Connect to and interact with an IoT Plug and Play Preview device

This how-to guide shows you how to use the samples in the Node service SDK that show you how your IoT Solution can interact with IoT Plug and Play Preview devices.

If you haven't completed the Connect an IoT Plug and Play device to your solution quickstart, you should do so now. The quickstart shows you how to download and install the SDK and run some of the samples.

Before you run the service samples, open a new terminal, go to the root folder of your cloned repository, navigate to the digitaltwins/quickstarts/service folder, and then run the following command to install the dependencies:

npm install

Run the service samples

Use the following samples to explore the capabilities of the Node.js service SDK. Make sure that the IOTHUB_CONNECTION_STRING environment variable is set in the shell you use:

Retrieve a digital twin and list the interfaces

get_digital_twin.js gets the digital twin associated with your device and prints its component in the command line. It doesn't require a running device sample to succeed.

get_digital_twin_interface_instance.js gets a single interface instance of digital twin associated with your device and prints it in the command line. It doesn't require the device sample to run.

Get and set properties using the Node service SDK

update_digital_twin.js updates a writable property on your device digital twin using a full patch. You can update multiple properties on multiple interfaces if you want to. For it to succeed, the device sample needs to be running at the same time. Success looks like the device sample is printing something about updating a property the service sample printing an updated digital twin in the terminal.

Send a command and retrieve the response using the Node service SDK

invoke_command.js invokes a synchronous command on your device digital twin. For it to succeed, the device sample needs to be running at the same time. Success looks like the device sample is printing something about acknowledging a command, and the service client printing the result of the command in the terminal.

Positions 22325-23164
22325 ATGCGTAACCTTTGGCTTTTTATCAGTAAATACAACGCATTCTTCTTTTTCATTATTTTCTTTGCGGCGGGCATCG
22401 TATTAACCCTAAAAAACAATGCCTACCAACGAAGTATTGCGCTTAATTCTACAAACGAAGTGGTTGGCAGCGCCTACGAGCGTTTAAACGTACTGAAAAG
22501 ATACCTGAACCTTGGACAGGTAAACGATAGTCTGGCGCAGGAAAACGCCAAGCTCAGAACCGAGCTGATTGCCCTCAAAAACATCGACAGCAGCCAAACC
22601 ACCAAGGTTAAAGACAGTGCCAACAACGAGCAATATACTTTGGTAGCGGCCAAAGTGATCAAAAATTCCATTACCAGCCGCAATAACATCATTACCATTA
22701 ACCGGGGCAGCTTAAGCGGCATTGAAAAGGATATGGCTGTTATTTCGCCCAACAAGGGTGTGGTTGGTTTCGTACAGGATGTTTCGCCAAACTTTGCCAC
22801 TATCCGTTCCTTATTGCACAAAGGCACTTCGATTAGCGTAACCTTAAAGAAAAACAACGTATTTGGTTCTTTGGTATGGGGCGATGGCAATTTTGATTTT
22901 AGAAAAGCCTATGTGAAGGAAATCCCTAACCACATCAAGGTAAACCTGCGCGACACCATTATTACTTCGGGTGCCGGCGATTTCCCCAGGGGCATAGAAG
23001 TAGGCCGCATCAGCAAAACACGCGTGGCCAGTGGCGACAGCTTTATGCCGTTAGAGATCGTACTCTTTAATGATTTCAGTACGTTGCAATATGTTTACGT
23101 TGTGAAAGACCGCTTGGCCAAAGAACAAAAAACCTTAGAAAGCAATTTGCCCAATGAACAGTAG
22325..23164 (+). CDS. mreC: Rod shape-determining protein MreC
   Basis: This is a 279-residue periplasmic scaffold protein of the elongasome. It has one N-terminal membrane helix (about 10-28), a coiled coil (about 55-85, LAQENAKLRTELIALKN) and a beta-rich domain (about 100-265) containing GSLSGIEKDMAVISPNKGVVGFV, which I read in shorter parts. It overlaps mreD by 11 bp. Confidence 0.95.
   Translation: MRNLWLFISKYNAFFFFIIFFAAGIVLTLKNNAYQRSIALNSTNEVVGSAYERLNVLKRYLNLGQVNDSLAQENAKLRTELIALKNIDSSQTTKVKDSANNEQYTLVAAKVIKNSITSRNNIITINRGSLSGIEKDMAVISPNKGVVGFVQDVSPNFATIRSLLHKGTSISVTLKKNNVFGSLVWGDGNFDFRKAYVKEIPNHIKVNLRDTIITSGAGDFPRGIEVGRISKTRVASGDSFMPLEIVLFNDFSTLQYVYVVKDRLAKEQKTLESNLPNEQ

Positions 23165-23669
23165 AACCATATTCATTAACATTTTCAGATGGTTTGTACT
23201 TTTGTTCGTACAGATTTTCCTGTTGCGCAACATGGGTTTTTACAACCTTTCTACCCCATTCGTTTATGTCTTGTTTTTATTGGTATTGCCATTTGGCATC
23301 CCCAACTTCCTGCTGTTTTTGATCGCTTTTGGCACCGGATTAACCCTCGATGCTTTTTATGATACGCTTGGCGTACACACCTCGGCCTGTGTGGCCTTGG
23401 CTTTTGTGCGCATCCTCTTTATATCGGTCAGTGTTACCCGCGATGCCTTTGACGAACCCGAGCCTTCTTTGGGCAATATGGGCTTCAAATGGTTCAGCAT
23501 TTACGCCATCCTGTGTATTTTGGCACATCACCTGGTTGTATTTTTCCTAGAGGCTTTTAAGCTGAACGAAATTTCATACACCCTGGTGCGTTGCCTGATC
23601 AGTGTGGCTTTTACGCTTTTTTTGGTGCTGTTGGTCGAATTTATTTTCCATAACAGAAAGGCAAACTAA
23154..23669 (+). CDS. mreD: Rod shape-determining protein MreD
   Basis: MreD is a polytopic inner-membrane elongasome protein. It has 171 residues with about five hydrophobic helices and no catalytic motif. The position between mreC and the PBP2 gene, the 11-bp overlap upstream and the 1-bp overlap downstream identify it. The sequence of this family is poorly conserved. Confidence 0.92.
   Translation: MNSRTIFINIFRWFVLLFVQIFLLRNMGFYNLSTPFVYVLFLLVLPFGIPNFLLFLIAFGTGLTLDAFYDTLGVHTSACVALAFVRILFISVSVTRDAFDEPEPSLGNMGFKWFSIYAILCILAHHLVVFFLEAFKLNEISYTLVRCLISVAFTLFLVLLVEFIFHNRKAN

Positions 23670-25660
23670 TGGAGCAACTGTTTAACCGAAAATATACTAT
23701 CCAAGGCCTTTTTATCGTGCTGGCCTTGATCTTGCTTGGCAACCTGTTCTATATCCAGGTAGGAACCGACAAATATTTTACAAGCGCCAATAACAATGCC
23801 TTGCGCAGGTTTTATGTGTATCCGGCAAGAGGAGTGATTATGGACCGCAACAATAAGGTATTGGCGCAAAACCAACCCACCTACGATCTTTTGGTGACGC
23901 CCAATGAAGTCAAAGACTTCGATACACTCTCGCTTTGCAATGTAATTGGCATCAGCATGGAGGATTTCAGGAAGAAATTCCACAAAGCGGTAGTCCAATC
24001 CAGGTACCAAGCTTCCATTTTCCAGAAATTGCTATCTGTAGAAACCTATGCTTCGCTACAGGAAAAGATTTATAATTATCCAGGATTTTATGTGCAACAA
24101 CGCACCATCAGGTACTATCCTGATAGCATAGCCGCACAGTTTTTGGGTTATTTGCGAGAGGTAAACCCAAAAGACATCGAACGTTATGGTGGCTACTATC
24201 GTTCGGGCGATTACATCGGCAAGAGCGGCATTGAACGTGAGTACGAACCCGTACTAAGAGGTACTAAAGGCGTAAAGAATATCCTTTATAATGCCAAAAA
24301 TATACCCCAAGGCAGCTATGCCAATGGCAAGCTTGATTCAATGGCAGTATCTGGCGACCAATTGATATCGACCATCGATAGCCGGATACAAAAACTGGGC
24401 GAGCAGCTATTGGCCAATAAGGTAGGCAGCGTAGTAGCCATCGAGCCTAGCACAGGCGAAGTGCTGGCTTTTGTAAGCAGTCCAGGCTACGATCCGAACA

Connect to the public repository and retrieve a model definition using the Node service SDK

Using the same instructions as for the service and device samples, you need to set the following environment variable:


You can find this connection string in the Azure Certified for IoT portal on the Connection strings tab for your Company repository.

The connection string looks like the following example:

HostName={repo host name};RepositoryId={repo ID};SharedAccessKeyName={repo key ID};SharedAccessKey={repo key secret}

After you've set these four environment variables, run the sample the same way you ran the other samples:

node model_repo.js

This sample downloads the ModelDiscovery interface and prints this model in the terminal.

Run queries in IoT Hub based on capability models and interfaces

The IoT Hub query language supports HAS_INTERFACE and HAS_CAPABILITYMODEL as shown in the following examples:

select * from devices where HAS_INTERFACE('id without version', version)
select * from devices where HAS_CAPABILITYMODEL('id without version', version)

Creating digital twin routes

Your solution can receive notifications of digital twin change events. To subscribe to these notifications, use the IoT Hub routing feature to send the notifications to an endpoint such as blob storage, Event Hubs, or a Service Bus queue.

To create a digital twin route:

  1. In the Azure portal, go to your IoT Hub resource.
  2. Select Message routing.
  3. On the Routes tab select Add.
  4. Enter a value in the Name field and choose an Endpoint. If you haven't configured an endpoint, select Add endpoint.
  5. In the Data source drop-down, select Digital Twin Change Events.
  6. Select Save.

The following JSON shows an example of a digital twin change event:

  "interfaces": {
    "urn_azureiot_ModelDiscovery_DigitalTwin": {
      "name": "urn_azureiot_ModelDiscovery_DigitalTwin",
      "properties": {
        "modelInformation": {
          "reported": {
            "value": {
              "modelId": "urn:domain:capabilitymodel:TestCapability:1",
              "interfaces": {
                "MyInterfaceFoo": "urn:domain:interfaces:FooInterface:1",
                "urn_azureiot_ModelDiscovery_DigitalTwin": "urn:azureiot:ModelDiscovery:DigitalTwin:1"
    "MyInterfaceFoo": {
      "name": "MyInterfaceFoo",
      "properties": {
        "property_1": { "desired": { "value": "value_1" } },
        "property_2": {
          "desired": { "value": 20 },
          "reported": {
            "value": 10,
            "desiredState": {
              "code": 200,
              "version": 22,
              "subCode": 400,
              "description": ""
        "property_3": { "reported": { "value": "value_3" } }
  "version": 4

Next steps

Now that you've learned about service solutions that interact with your IoT Plug and Play devices, a suggested next step is to learn about Model discovery.